FACT-CHECK: Health Minister’s claim about Ghana’s COVID-19 management completely false

Date:

On Wednesday, February 9, 2022, the Minister of Health, Kwaku Agyemang-Manu, at a press briefing in Accra, said the World Health Organisation (WHO) had assessed Ghana among the best countries in the world in COVID-19 management.

The minister said WHO ranked Ghana top together with South Korea as the countries that managed COVID-19 well across the globe, but the media had not been reporting the feat by the government.

The claim that Ghana is among the best managers of the pandemic in the world has been previously made by some members of the government. Last year at the reading of the budget statement, Ken Ofori-Atta, finance minister, made a similar statement.

Two weeks ago, while opening the 73rd new year school of the University of Ghana, President Akufo-Addo made a similar claim. Fact-check Ghana verified the president’s claim.

President Akufo-Addo made a similar claim when he opened the new year school of the University of Ghana

Fact-Check Ghana has independently verified the health minister’s claim and provide the details:

Claim: “Let us put it on record, and I will always continue to say this: media houses are not talking about this at all. WHO assessment sometime last year indicated that the two countries on the globe that got COVID management right were Ghana and South Korea. And it is evidenced in a lot of things that we are doing.”

Verdict: Completely False

Explanation: The World Health organisation says it does not compare the strategies different countries have adopted to manage the pandemic because it is difficult to compare.

In verifying the claim, Fact-Check Ghana wrote to the WHO to ascertain if it had indeed assessed the management of COVID-19 among countries and had indicated Ghana and South Korea as have got it right.

In response to the enquiry, Carlan Drysdale, WHO Communications Officer, directed Fact-Check Ghana to a news conference held by her organization on January 18, 2022. At the press conference, the WHO addressed the issue of comparing the approaches of different nations in combating COVID-19.

At that press conference, Mike Rydan, Executive Director of the WHO’s Health Emergencies Programme, responded to a journalist’s query, saying it was impossible to compare COVID-19 methods from different nations. Here is what he said:

“I think we have to be careful when we try to compare strategies because very often, the starting conditions of this pandemic set up the opportunities that countries had. So, for example, many countries in Asia took a very aggressive position at the beginning and kept numbers very low so a zero-COVID policy was open to them because they had good control on the virus.

“Other countries really got caught, blind-sided by the virus and had very large and extensive transmission so it was very difficult for them to think in terms of zero-COVID because, in fact, many, many countries have never been out of COVID. They’ve gone from high levels of COVID to slightly lower levels, maybe to low levels at times and straight back up so we’ve had these progressive waves.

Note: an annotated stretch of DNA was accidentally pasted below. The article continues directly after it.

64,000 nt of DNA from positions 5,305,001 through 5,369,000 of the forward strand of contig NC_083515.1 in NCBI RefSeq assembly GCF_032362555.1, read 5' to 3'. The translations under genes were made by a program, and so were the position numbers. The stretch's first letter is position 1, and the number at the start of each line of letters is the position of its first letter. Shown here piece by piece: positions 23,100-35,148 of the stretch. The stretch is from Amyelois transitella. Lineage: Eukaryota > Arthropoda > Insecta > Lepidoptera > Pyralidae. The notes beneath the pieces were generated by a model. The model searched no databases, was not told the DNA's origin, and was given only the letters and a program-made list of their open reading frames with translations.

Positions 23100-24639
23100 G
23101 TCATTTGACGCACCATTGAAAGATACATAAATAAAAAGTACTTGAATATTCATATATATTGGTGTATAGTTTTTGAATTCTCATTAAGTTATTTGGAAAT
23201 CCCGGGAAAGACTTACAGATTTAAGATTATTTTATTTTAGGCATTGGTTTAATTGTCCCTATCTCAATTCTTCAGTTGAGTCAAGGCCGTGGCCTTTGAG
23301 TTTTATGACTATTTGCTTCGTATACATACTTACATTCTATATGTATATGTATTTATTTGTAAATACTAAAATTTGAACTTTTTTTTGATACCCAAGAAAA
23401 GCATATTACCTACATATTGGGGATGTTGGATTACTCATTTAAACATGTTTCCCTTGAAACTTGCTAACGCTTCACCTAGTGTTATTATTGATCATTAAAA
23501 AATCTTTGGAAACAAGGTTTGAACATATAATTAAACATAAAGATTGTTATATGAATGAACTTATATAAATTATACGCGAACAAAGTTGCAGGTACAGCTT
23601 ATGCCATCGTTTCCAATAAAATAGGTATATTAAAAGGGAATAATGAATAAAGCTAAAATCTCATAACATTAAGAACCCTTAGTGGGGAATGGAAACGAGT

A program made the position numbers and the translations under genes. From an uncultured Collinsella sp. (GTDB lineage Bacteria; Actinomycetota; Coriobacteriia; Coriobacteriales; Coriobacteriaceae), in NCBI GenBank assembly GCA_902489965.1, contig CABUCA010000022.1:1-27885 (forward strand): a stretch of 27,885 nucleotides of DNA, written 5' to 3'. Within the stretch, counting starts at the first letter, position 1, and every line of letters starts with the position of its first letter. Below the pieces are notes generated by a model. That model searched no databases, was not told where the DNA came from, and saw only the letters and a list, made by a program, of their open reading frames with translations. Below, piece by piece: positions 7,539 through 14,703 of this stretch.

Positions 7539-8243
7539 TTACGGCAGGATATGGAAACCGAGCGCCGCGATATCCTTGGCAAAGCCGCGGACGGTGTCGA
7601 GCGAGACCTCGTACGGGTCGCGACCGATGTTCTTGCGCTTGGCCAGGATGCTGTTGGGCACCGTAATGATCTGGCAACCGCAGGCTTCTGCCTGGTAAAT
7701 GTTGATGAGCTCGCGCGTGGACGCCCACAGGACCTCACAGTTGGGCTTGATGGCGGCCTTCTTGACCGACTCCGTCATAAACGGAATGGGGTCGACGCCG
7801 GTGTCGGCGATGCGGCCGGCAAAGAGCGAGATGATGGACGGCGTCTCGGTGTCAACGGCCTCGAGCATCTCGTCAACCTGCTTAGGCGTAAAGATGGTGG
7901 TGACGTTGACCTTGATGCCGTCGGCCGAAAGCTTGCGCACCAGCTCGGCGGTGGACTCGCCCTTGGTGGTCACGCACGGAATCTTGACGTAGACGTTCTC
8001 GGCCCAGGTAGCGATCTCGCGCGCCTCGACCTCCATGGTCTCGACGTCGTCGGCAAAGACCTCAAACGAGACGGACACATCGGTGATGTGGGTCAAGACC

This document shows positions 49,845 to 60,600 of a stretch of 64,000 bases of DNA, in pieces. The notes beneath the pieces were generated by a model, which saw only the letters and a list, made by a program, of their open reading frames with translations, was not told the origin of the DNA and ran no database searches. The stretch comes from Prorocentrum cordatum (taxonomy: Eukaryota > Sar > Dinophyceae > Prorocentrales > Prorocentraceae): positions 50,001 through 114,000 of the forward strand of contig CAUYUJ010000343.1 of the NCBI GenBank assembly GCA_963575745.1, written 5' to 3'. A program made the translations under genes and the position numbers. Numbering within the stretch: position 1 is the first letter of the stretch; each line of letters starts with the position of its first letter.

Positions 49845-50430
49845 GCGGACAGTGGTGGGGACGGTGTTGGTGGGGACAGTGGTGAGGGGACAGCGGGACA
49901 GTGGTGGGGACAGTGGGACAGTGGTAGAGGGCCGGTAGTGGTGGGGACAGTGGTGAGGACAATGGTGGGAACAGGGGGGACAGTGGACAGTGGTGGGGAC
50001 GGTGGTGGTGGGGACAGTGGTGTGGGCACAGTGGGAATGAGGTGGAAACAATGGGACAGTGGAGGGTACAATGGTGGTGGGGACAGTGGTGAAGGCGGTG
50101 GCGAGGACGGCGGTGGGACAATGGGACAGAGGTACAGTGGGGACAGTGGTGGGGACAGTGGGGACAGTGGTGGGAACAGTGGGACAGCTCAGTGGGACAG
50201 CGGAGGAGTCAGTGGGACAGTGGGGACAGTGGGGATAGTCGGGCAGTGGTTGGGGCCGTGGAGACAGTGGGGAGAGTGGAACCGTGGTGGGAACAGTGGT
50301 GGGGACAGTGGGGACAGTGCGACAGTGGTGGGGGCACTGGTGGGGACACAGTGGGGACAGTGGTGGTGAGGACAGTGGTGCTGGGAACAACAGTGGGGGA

He added: “So I think it’s very difficult to say that one country’s strategy is the right versus the wrong. Countries’ strategy in the face of the virus is based on what the country is experiencing, what the opportunities are for the country”.

Thus, it is false that WHO has assessed Ghana and South Korea as having got COVID-19 management right.

Origin of Ghana and South Korea best COVID-19 management claim

Despite the fact that WHO has said that comparing the techniques and strategies used by countries to combat the epidemic is challenging, some scholars and organisations, including news organisations, have created rankings and assessments based on their own criteria.

One of the many assessments on how countries responded to the pandemic was published by a team of researchers led by Darren Lilleker, a professor of political communication at Bournemouth University. It was published in a book titled “Political Communication and COVID-19 Governance and Rhetoric in Times of Crisis”. This was the study that ranked Ghana and South Korea top. It is possibly the ranking the health minister falsely attributed to the WHO in his speech at a press briefing in Accra on Wednesday, February 9, 2022.

Prof Lilleker, in an article explaining the methodology of their publications,  stated that the research was  a “comparative study of how 27 countries responded to the emergence of the virus and first wave, and how they communicated that response to their citizens.”

He further added that the researchers “invited national experts to analyse their government’s communication style, the flow of information on coronavirus and the actions taken by civil society, mapping these responses onto the numbers of cases and deaths in the country in question.”

Thus, the ultimate objective of the study by the researchers was to assess how governments across 27 countries communicated to citizens during the period of the first wave of COVID-19.

Indeed, the researchers observed that President Akufo-Addo’s communication through his regular updates on COVID-19 determined Ghana’s position on the ranking.

“Akufo-Addo took responsibility for coronavirus policy and explained carefully each measure required, being honest about the challenges the nation faced. Simple demonstrations of empathy earned him acclaim within his nation and also around the world,” Prof. Lilleker explained in the article.

Therefore, the ranking by Prof Darren Lilleker and the team of researchers did not aim at conducting a holistic assessment of the entire government response to the pandemic but focused specifically on the rhetoric and style of communication the government adopted to engage citizens during the period.

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